For electrical beginners, understanding the differences between voltages is a common issue, and sometimes can be a very confusing task that can lead to endless debates.
Which one is better? 24-volt or 12-volt? Which one is safer between 120-volt and 240-volt? What do all those numbers even mean ?
In this article, we will discuss the differences between all the common voltages used in both DC and AC applications, and the advantages as well as disadvantages of each.
To understand the fundamentals of electrical voltage better, let's imagine that our wire is a water pipe, and the electrical current is the water current.
What then, is the electrical voltage in this water pipe assumptions? It is the water pressure inside the pipe. In fact, voltage is also often called electrical pressure or electrical tension. Check out this history of the term 'voltage' by Think For Yourself.
If we remember our junior high physics, pressure affects the speed of the water current entering the pipe. The harder the pressure, the slower the water speed, and the less water entering per any given time.
Understanding that basic principle, the higher the voltage, the less current will be entering the wire per any given time to achieve a certain power.
Thus, we came into the famous equation:
Where P is power, measured in Watts, kiloWatts, or megaWatts, I is the electric current measured in ampere, and V is voltage.
So, resuming our analogy of water, what changes as the voltage change?
In water, the higher the pressure, the more harmful it is to the human body. Is that the case with voltage? Apparently, yes, the higher the voltage, the more dangerous it will become when electrocution occurs.
In DC voltage applications, 12-volt and 24-volt are the one commonly used. 48-volt is a bit less common but is still widely applied in today's DC voltage applications.
On the other hand, in AC applications (the electricity supplied by the power company), 120-volt is the standard in U.S. and North America, while 240-volt is the standard for almost the rest of the world.
So, is the U.S. electricity safer than the rest of the world? And is 12-volt safer than 24-volt? The answer is a bit more complicated than that, so let's dig deeper.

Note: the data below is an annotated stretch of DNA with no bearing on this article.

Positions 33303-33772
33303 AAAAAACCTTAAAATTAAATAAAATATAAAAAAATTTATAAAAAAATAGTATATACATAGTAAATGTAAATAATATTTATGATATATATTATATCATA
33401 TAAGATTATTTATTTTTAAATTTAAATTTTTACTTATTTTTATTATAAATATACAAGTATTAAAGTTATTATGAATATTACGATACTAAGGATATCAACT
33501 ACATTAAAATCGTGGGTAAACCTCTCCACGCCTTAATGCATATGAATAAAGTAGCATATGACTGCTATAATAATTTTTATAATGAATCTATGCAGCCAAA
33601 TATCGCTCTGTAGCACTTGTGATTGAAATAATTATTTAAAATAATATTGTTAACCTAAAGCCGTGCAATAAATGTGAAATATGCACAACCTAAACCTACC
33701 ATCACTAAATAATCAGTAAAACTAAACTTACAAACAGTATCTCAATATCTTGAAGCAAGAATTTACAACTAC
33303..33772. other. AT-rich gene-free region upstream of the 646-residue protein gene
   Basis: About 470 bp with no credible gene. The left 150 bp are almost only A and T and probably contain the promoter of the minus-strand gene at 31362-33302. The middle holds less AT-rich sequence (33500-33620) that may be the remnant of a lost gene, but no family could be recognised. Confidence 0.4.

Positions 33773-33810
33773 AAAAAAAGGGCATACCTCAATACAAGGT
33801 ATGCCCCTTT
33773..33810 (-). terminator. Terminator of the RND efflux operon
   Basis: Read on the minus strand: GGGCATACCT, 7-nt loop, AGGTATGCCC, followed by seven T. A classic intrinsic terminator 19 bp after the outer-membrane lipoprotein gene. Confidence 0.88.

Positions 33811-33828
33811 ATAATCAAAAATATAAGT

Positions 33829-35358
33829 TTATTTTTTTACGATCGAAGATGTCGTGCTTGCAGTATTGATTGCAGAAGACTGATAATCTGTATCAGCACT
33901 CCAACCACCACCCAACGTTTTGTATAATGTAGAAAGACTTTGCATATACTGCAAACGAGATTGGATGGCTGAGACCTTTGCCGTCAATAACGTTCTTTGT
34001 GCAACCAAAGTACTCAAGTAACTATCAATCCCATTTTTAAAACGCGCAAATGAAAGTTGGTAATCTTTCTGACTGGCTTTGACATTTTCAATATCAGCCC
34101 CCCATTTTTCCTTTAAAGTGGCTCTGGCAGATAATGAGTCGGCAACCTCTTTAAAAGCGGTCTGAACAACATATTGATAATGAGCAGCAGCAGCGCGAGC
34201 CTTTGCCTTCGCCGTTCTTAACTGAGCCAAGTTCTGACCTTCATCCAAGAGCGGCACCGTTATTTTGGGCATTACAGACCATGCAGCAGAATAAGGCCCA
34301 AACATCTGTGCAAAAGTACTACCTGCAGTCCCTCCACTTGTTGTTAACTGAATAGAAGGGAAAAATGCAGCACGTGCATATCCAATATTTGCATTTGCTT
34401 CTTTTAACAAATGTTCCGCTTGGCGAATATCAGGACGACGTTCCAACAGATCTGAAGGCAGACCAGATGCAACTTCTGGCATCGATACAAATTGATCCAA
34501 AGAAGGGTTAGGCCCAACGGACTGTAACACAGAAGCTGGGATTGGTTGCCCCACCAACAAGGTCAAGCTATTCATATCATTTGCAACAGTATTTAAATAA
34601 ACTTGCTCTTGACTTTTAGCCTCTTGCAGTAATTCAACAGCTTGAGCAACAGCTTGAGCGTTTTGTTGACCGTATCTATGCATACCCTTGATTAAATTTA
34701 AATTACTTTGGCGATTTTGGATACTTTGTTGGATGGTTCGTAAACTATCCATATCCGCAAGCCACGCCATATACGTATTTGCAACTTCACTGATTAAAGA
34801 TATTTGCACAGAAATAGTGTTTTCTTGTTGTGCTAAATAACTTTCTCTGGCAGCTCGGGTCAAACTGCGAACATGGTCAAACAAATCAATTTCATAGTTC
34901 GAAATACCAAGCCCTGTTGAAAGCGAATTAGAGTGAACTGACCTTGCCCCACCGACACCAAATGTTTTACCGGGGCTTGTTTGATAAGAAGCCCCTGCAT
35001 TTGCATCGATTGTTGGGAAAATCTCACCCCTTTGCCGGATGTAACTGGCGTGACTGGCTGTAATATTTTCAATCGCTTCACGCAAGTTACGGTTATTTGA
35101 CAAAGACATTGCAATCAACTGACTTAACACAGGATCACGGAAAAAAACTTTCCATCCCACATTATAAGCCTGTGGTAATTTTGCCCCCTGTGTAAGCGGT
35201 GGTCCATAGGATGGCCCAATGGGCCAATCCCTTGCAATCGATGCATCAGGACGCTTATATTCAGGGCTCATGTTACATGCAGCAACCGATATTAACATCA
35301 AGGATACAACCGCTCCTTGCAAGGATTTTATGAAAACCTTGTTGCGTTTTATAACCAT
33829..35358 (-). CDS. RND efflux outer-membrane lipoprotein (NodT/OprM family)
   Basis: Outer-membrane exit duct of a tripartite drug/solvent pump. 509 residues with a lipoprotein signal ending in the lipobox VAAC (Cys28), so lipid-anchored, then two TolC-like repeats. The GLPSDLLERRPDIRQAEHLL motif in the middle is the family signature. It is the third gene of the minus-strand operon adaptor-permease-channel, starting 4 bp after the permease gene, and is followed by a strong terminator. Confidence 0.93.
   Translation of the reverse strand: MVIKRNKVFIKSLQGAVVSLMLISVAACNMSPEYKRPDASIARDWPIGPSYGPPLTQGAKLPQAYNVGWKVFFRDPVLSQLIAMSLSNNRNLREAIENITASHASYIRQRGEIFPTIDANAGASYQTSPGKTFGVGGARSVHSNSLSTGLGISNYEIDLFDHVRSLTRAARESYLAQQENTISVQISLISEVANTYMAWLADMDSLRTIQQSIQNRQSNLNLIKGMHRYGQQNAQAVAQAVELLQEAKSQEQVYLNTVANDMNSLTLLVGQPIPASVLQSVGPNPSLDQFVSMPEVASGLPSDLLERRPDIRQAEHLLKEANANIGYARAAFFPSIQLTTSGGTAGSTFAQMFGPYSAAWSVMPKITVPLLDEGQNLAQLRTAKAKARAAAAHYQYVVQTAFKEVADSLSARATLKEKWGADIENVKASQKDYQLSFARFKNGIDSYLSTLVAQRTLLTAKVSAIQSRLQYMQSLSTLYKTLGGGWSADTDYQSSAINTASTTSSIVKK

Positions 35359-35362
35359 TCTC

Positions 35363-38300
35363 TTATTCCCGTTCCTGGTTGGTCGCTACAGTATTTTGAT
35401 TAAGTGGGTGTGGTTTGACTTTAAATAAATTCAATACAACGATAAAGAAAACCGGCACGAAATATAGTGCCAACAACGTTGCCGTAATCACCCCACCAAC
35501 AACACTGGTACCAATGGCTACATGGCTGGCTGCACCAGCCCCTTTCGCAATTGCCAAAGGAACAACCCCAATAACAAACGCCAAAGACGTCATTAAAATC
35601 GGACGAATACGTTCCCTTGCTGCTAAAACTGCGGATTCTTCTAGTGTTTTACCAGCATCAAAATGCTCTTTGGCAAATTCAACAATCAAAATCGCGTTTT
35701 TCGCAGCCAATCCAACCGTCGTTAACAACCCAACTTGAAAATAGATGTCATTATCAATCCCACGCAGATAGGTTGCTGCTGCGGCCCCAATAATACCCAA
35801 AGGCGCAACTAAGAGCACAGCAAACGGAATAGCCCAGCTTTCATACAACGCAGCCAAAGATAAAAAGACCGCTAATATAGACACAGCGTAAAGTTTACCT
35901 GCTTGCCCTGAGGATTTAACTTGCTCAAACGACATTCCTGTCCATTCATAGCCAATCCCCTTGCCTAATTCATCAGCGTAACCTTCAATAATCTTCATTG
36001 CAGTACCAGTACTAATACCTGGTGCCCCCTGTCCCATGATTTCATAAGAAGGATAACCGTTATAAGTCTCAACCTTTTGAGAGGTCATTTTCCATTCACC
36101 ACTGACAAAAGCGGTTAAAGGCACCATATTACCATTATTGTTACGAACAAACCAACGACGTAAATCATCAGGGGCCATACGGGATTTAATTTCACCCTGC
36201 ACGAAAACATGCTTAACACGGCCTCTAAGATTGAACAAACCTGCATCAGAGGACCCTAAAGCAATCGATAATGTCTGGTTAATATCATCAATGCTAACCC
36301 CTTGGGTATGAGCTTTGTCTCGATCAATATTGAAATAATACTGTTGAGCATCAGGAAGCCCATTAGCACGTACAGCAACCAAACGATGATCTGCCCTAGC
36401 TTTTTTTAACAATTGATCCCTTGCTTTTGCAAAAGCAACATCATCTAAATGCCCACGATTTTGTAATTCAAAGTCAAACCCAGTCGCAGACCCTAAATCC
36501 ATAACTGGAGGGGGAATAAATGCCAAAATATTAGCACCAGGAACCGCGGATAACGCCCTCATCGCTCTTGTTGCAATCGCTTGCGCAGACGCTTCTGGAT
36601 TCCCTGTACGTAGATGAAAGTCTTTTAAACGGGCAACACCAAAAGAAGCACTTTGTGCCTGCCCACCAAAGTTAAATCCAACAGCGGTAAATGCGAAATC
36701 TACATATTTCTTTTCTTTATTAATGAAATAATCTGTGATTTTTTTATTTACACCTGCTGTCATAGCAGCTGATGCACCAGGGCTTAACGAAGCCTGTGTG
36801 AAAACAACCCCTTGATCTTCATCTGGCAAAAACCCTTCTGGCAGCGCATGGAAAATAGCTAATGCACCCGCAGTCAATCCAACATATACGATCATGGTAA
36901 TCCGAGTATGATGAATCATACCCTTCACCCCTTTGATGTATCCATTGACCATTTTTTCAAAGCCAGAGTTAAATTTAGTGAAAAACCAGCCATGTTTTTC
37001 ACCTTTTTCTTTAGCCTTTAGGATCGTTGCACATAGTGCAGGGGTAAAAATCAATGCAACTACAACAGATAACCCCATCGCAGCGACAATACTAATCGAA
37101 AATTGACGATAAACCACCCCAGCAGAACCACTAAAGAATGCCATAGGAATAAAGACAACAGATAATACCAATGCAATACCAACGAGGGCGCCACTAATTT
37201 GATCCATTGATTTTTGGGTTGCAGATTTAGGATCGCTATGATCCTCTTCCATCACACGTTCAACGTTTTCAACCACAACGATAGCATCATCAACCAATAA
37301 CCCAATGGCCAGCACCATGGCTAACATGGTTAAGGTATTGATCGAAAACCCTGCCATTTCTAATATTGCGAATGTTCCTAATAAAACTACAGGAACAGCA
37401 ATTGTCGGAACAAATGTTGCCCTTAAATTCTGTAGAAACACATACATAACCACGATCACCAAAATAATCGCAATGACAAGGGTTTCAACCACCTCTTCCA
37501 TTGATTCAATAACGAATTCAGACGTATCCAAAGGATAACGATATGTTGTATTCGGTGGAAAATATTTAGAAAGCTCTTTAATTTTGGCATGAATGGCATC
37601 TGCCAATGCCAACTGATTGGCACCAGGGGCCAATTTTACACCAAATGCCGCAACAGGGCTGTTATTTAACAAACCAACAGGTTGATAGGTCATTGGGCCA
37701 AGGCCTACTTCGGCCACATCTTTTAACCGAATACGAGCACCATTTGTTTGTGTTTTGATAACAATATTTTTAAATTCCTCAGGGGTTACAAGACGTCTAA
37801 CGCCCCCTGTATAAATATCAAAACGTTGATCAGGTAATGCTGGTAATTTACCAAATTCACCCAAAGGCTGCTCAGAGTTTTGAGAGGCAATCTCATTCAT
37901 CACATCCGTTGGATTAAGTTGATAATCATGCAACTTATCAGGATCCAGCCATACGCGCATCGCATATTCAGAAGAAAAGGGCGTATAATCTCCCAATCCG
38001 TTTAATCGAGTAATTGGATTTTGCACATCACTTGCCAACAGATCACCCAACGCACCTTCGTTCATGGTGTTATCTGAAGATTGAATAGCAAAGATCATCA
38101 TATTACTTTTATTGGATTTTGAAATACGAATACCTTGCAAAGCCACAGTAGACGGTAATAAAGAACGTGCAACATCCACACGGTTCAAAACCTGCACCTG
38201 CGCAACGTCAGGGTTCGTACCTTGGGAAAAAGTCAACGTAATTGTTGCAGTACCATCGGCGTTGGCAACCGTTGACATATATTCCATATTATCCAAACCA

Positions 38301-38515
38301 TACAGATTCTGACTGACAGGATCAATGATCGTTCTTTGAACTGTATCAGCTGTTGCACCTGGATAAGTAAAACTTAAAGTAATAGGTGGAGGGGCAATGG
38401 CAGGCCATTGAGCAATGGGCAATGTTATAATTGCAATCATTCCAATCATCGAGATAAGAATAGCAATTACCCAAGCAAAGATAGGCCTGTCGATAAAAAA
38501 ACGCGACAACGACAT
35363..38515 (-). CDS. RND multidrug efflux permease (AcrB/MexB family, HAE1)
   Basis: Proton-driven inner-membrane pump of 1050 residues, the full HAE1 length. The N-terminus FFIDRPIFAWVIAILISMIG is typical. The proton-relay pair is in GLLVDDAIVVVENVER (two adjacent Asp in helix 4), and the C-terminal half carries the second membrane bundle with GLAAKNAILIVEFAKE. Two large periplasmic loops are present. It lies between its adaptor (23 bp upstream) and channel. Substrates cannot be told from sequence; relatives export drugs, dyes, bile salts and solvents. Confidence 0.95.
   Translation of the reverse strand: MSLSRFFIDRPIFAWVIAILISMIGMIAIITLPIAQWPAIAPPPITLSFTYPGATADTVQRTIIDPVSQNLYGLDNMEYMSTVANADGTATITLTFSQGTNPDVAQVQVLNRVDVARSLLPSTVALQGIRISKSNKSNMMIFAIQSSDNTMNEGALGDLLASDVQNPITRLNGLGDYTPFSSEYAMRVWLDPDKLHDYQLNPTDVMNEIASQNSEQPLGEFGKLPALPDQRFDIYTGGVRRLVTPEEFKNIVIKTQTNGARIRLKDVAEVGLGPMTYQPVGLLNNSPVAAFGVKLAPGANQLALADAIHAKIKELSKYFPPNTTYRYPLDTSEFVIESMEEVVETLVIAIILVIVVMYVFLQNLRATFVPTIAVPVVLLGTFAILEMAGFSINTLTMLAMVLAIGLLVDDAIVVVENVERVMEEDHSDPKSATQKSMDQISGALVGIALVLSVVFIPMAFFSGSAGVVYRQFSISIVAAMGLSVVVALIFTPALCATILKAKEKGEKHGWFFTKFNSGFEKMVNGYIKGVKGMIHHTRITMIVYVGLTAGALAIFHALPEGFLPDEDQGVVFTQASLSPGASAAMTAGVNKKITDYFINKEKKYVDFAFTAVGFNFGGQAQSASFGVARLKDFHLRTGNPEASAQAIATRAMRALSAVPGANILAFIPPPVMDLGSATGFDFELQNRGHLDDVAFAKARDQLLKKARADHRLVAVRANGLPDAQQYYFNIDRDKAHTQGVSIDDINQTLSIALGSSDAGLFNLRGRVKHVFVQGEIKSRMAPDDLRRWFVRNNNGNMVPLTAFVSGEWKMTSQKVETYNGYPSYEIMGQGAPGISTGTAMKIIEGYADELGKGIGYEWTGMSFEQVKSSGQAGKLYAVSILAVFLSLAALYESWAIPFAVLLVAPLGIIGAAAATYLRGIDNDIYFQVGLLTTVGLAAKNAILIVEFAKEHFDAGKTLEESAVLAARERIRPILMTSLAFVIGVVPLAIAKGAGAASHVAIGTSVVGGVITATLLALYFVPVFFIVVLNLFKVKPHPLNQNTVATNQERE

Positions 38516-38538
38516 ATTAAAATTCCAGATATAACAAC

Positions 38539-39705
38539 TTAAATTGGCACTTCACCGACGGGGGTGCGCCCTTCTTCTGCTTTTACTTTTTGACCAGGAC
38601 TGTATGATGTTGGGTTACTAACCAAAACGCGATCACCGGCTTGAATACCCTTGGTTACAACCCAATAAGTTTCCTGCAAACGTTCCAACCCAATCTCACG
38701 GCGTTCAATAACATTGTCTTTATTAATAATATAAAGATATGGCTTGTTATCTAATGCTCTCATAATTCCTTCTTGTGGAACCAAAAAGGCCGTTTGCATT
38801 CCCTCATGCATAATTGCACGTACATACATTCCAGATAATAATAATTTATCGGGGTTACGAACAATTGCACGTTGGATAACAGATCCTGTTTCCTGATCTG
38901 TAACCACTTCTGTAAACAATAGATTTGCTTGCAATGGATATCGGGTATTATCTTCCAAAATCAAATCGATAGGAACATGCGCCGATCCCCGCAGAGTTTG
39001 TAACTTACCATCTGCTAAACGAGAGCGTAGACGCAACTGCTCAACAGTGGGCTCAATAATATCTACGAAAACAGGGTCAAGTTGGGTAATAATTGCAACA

We have discussed how generally lower voltage is safer during electrocution (safer doesn't mean entirely safe, reader's discretion is advised.) What other effects will a higher, or lower voltage bring to our electrical system as a whole?
Here are some notable ones:
So, in general, a higher voltage is more economical, while lower voltage is safer. However, these differences can extend differently within DC and AC applications, so let's divide the discussion into each of them. Let's start with DC first.
Although in DC applications more voltage rating are available, such as 48-volt, the principles should apply in a similar way. Thus, we will use 12-Volt and 24-Volt as the focus of the discussion.
The differences we will find between the two are:
In conclusion, a 24-Volt system will generally need more initial investment upfront, but will save more money in the long run.
Check out this video by DIY one for allfor a more thorough discussion about these two systems.
Moving on to the AC applications, what is it that made the U.S. use a different voltage than the rest of the world?
Can we take the same conclusion that 240-volt will be cheaper in the long run while 120-volt is safer? Well, yes and no. Let's delve further into that question.
North America's 120-Volt is actually a 240-Volt voltage divided into two. How did that happen? In our previous article about the history of the light bulbs, we have discussed that Thomas Alfa Edison was responsible for electrical distribution in the U.S., and he is certainly responsible for the 120-Volt choice.
Some claims that it might be that Edison's early light bulbs only work with 120-Volt voltage, but most Americans will say that the 120-Volt choice is because of the reason of safety. Check out this article fromWorld's Standards for further history lesson.
So, the basic principles we found on our previous discussion are still intact:
However, 120-Volt and 240-Volt is not a matter of choice, but rather the matter of where you live in. Problems may arise, however, when you are traveling to a country with different voltage rating than yours. What should you do with your devices and appliances then?
There are a few considerations you should make when you are traveling to different country, or when using a DC application with AC voltage:
Now that we understand voltage differences and associated effects, we can be more careful when traveling to another country, or deciding which voltage to use in our DC off grid system.
Nowadays, many appliances and lighting are manufactured to be able to operate in different voltages, certainly made life easier for us. However, make sure to check each of your device's voltage rating especially when traveling to other countries.
Comments will be approved before showing up.